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Check this site. jsonschema2pojo. This will conver your json schemas to Java class. It works for both Jackson and Gson.


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First, you'll need a CSV parsing library such as SuperCSV or OpenCSV. Second you can add a HttpMessageConverter to Spring to convert csv input to java objects. http://docs.spring.io/spring/docs/current/javadoc-api/org/springframework/http/converter/HttpMessageConverter.html Having that set up, you'll be able to getForObject and get java objects directly.


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The java-based configuration instead of xml worked for me. FileAppender<ILoggingEvent> myAppender = new FileAppender<ILoggingEvent>(); LoggerContext loggerContext=(LoggerContext)LoggerFactory.getILoggerFactory(); loggerContext.reset(); PatternLayoutEncoder layout=new PatternLayoutEncoder(); layout.setContext(loggerContext); ...


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Could you please try this: restTemplate.getMessageConverters().add(new StringHttpMessageConverter()); String postParams = "\"" + id + "\""; String postResp = restTemplate.postForObject("findRecordById",postParams, String.class);


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i faced similar problem and solved it using resttemplate.exchange method. The steps are put your authentication details in RestRequestHeaderInfo which should be inside HttpEntity> pass this entity into the exchange method like below: response = restTemplate.exchange(url, HttpMethod.GET, request, Response.class); If response is in json format like in my ...


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As far as I am aware, RestTemplate's getForEntity() is not an appropriate way to get an InputStream. It's a convenience for converting to and from entity classes, so presumably that's where your problem lies. Since you are used to HttpInputMessage, why don't you use HttpInputMessage.getBody() on the client side as well? It gets you a nice InputStream, which ...


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Check how Spring MVC handles large files upload with org.springframework.web.multipart.commons.CommonsMultipartResolver. It has a 'maxInMemorySize' that can help control the memory requirements. See this thread for using a multipart resolver with the REST template Sending Multipart File as POST parameters with RestTemplate requests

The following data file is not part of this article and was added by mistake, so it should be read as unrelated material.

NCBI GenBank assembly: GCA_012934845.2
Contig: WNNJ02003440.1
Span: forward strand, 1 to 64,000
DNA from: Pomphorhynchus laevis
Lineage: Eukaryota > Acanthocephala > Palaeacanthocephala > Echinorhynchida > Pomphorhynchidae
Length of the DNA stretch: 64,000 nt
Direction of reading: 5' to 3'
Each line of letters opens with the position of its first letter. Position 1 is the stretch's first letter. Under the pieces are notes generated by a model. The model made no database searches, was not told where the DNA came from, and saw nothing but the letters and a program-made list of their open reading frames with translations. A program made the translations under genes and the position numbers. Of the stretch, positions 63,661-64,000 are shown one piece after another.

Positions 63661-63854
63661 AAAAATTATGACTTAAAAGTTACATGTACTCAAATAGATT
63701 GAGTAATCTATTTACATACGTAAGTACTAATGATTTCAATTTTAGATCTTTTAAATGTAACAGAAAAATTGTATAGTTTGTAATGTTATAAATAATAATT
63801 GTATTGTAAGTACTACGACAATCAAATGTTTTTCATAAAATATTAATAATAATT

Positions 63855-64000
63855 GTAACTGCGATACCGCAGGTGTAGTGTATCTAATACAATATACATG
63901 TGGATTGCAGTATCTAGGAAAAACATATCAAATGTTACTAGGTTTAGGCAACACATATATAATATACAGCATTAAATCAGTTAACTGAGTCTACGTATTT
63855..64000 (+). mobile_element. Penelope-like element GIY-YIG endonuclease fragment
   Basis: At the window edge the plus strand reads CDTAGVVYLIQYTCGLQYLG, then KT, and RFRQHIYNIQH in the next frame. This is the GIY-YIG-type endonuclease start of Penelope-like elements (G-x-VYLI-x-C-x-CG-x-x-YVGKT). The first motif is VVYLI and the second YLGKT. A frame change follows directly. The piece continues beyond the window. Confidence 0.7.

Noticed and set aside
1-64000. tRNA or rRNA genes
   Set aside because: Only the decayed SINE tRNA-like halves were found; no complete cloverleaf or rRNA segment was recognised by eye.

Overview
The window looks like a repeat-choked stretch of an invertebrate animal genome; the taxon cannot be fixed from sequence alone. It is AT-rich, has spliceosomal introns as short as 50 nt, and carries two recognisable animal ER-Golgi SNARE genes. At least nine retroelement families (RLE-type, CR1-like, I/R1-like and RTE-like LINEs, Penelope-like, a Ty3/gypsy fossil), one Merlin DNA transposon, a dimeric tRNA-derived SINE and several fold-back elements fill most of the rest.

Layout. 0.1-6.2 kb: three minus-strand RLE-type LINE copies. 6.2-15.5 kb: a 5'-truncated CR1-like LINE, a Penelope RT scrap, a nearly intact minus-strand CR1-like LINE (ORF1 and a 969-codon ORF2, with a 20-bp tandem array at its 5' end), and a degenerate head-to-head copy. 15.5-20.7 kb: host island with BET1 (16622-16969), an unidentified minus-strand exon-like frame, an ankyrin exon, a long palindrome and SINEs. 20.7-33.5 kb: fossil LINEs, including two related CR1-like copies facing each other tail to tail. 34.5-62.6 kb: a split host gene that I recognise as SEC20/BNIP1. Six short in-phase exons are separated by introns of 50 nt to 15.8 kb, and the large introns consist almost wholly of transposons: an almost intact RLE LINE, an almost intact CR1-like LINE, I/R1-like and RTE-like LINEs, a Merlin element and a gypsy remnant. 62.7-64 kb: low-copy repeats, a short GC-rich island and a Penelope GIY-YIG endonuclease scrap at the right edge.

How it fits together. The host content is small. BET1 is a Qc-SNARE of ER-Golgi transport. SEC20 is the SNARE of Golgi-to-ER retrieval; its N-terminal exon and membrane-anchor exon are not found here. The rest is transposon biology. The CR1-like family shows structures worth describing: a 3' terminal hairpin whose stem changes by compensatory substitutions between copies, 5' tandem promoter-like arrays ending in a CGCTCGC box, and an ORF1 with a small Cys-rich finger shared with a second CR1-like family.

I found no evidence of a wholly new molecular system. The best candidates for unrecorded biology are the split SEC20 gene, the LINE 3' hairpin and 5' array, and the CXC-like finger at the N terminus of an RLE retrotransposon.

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Using Gson https://code.google.com/p/google-gson/ . String result = getResponseFromServer(String url); //restful Gson gson = new Gson(); String[][] str = gson.fromJson(result, String[][].class);


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Try the following approach without needing a custom handler. The idea is to get the response as a string from the HttpStatusCodeException, and then you can convert it to your object. For the conversion I used the Jackson's ObjectMapper: try { restTemplate.postForObject(url, pojoInstance, responseClass); } catch ...


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You might have to add the content-type and accept headers to your request. Mapping the response to LoginResponse can be done directly like this LoginResponse lResponse = response.getBody(); or If you are using restTemplate.postForObject(), the reponse will be in the form of LoginResponse


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It looks like you are using Logback. It is highly configurable, with possibility of log only a certain level of messages (only warnings or only errors) and the possibility to log to console (default, to a file, ...). You should read the logback manual but here are some clues Logback reads its configuration from a file logback.xml at the root of classpath ...